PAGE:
Because the catabolic capacity of the myosin ATPase is such that it outstrips by far the capacity of the respiratory system to deliver energy aerobically, exercise tolerance (max) is determined by the capacity of the O2 transport–O2 utilization system, rather than by the muscle’s contractile machinery (see Figure 10-1).
Two physiologic muscle properties—muscle strength and muscle fatigability—may modulate functional performance of the patient in daily life activities as well as during clinical exercise testing. Muscle strength is defined as the force generated by a muscle. It is determined by the number and type of motor units recruited. Muscle fatigue has been defined as a loss of contractile functions (force, velocity, power, or work) that is caused by prolonged exercise and is reversible by rest. Factors involved in muscle fatigue are complex, consisting mainly of contractile machinery, muscle respiratory capacity, and redox status of the muscle.
As the patient with lung disease exercises harder, O2 consumption, CO2 production, ventilation, and cardiac output all increase to fulfill increased muscle bioenergetic requirements, as they do in the normal subject, but submaximal exercise response is abnormal and peak levels attained are lower, and increasingly so with increasing severity of the disease.
Ventilation and cardiac output markedly increase during exercise to match O2 transport with augmented cellular O2 requirements. Because ventilation increases to a relatively higher extent than pulmonary blood flow, the ratio of total alveolar ventilation to blood flow (overall ratio) rises rather substantially. At moderate levels of exercise, the dispersion of the distributions does not change, but the ratios as the mean of both ventilation and perfusion distributions increase markedly owing to the higher overall ratio. Consequently, the efficiency of the lung as an O2 and CO2 exchanger improves at these exercise levels. Mixed venous PO2 falls dramatically during exercise because the relative increase in is considerably greater than that of cardiac output, and mixed venous PCO2 levels rise equally remarkably. Arterial PO2 levels generally remain unchanged until extremely high levels of exercise are undertaken. Arterial PCO2 levels also are relatively stable until the appearance of high blood lactate levels generates acidosis with even more ventilation and a corresponding fall in PCO2 levels. The alveolar-arterial O2 gradient, PO2(A−a), progressively increases with the level of exercise, reaching values of 20 mm Hg close to maximal exercise (peak) in average subjects and even greater—up to 40 mm Hg or more—in some elite athletes. Such an increase in PO2(A−a) indicates inefficiency of pulmonary gas exchange during heavy exercise that is even more apparent in other animal species. It has been shown that the increase in the PO2(A−a) during exercise is due in part to ventilation-perfusion mismatching, but it is mostly explained by alveolar–end-capillary O2 diffusion limitation. Experimental studies suggest that development of subclinical pulmonary edema may explain the deterioration of pulmonary gas exchange during heavy exercise in elite athletes.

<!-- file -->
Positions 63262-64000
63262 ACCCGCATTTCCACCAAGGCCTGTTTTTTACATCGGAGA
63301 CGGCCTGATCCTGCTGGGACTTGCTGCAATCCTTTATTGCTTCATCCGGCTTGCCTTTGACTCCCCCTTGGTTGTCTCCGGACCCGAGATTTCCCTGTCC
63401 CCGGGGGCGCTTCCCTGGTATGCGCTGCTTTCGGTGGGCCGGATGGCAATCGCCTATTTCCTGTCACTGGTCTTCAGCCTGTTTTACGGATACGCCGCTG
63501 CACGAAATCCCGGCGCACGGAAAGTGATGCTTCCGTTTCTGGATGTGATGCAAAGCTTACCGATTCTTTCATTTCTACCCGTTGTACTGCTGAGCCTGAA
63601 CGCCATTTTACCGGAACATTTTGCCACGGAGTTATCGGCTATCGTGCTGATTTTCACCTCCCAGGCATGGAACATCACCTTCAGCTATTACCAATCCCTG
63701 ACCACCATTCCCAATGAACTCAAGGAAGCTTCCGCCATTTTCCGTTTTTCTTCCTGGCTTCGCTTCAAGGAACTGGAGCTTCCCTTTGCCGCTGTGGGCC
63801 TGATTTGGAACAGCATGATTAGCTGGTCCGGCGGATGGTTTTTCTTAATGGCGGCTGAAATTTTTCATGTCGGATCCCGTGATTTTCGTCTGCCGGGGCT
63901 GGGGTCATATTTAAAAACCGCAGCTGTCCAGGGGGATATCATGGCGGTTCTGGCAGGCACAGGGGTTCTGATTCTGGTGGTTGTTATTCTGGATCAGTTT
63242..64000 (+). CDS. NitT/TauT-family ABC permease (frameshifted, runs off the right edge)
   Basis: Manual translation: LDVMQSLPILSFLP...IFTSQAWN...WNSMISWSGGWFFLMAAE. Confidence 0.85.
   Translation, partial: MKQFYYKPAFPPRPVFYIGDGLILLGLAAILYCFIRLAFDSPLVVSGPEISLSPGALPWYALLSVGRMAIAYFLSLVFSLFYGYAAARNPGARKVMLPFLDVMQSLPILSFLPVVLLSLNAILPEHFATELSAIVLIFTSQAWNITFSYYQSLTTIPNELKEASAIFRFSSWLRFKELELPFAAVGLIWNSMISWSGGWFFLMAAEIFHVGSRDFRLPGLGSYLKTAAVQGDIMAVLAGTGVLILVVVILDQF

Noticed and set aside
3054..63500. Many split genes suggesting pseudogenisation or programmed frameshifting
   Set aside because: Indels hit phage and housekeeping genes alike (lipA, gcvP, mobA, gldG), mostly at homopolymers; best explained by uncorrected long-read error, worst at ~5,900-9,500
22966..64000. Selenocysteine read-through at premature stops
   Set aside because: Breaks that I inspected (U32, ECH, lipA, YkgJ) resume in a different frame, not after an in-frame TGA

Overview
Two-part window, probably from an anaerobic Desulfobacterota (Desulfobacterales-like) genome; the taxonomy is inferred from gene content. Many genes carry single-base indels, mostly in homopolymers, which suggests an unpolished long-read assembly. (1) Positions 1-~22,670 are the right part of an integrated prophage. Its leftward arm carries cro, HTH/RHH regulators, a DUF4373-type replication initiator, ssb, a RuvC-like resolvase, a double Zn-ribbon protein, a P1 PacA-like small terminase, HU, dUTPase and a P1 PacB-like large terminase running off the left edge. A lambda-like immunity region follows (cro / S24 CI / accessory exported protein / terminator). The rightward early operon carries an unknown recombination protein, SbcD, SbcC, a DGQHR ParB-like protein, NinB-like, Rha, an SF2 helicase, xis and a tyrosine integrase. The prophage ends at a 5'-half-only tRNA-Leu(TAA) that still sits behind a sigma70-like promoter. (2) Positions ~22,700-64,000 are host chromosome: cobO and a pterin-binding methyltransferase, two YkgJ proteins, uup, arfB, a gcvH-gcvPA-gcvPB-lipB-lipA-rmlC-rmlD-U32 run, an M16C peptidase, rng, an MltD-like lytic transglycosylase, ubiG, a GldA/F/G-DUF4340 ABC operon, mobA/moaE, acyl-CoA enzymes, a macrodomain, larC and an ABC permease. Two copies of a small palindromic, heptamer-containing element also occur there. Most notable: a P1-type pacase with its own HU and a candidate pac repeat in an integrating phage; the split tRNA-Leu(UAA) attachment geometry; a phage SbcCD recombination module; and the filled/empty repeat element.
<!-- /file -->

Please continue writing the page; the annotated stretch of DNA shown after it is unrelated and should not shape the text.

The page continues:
In patients with COPD, resting levels of minute ventilation () are abnormally high but, during exercise, the slope between and work rate is normal. For a given level of during exercise, tidal volume (VT) tends to be lower and respiratory rate (f) higher in patients than in healthy subjects. Moreover, the O2 cost of breathing per unit ventilation is higher in persons with COPD than in healthy subjects. Impaired respiratory mechanics requires more effort to move a given volume of air. Peak exercise VT is strongly related to vital capacity in these patients, in whom two strategies are adopted during exercise to increase : First, end-expiratory lung volume (EELV) increases, allowing higher maximum expiratory flow rates. This dynamic hyperinflation does not occur in normal persons, who show a fall in EELV during exercise (Figure 10-3). Second, inspiratory flow rate increases, so that inspiratory time decreases and more time is available for expiration.
Figure 10-3 The resting maximal flow-volume curve from a patient with chronic obstructive pulmonary disease is represented by the blue solid line. The solid smallest green loop corresponds to tidal volume at rest, and the dashed red curve indicates tidal volume at maximal exercise. During exercise, end-inspiratory and end-expiratory lung volumes are increased (dynamic hyperinflation), and expiratory flow limitation is seen over most of expiration.
(From Roca J, Rabinovich R: Clinical exercise testing. In Gosselink R, Stam H, editors: Lung function testing, Eur Resp Mon 31:146–165, 2005.)
Impaired respiratory mechanics (i.e., dynamic hyperinflation) seems to play a major role limiting exercise tolerance in these patients. During exercise in COPD, a balance is struck between the need for ventilation and the high cost of the work of breathing. The most common end result is a small rise in arterial PCO2 and similar fall in PaO2. However, unless pulmonary CO transfer capacity (DLCO) is severely impaired (less than 50% predicted value), PaO2